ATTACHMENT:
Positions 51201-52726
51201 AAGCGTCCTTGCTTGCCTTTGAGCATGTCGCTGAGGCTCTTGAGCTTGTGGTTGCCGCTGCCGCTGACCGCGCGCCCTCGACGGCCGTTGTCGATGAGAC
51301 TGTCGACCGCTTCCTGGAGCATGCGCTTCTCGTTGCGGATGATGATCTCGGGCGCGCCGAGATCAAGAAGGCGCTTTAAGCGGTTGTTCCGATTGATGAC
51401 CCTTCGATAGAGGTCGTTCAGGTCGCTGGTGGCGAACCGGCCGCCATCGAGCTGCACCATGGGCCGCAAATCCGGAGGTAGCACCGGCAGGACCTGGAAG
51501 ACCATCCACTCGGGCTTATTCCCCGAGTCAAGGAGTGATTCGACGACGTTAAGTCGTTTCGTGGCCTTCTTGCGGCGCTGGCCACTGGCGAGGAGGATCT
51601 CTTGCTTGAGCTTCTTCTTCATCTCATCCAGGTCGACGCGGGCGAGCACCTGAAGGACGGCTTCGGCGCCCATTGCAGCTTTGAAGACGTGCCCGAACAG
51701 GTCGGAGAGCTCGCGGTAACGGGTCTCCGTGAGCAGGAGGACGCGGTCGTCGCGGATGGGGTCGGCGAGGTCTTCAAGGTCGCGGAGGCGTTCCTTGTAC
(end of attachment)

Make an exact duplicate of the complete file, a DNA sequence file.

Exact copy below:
Positions 51201-52726
51201 AAGCGTCCTTGCTTGCCTTTGAGCATGTCGCTGAGGCTCTTGAGCTTGTGGTTGCCGCTGCCGCTGACCGCGCGCCCTCGACGGCCGTTGTCGATGAGAC
51301 TGTCGACCGCTTCCTGGAGCATGCGCTTCTCGTTGCGGATGATGATCTCGGGCGCGCCGAGATCAAGAAGGCGCTTTAAGCGGTTGTTCCGATTGATGAC
51401 CCTTCGATAGAGGTCGTTCAGGTCGCTGGTGGCGAACCGGCCGCCATCGAGCTGCACCATGGGCCGCAAATCCGGAGGTAGCACCGGCAGGACCTGGAAG
51501 ACCATCCACTCGGGCTTATTCCCCGAGTCAAGGAGTGATTCGACGACGTTAAGTCGTTTCGTGGCCTTCTTGCGGCGCTGGCCACTGGCGAGGAGGATCT
51601 CTTGCTTGAGCTTCTTCTTCATCTCATCCAGGTCGACGCGGGCGAGCACCTGAAGGACGGCTTCGGCGCCCATTGCAGCTTTGAAGACGTGCCCGAACAG
51701 GTCGGAGAGCTCGCGGTAACGGGTCTCCGTGAGCAGGAGGACGCGGTCGTCGCGGATGGGGTCGGCGAGGTCTTCAAGGTCGCGGAGGCGTTCCTTGTAC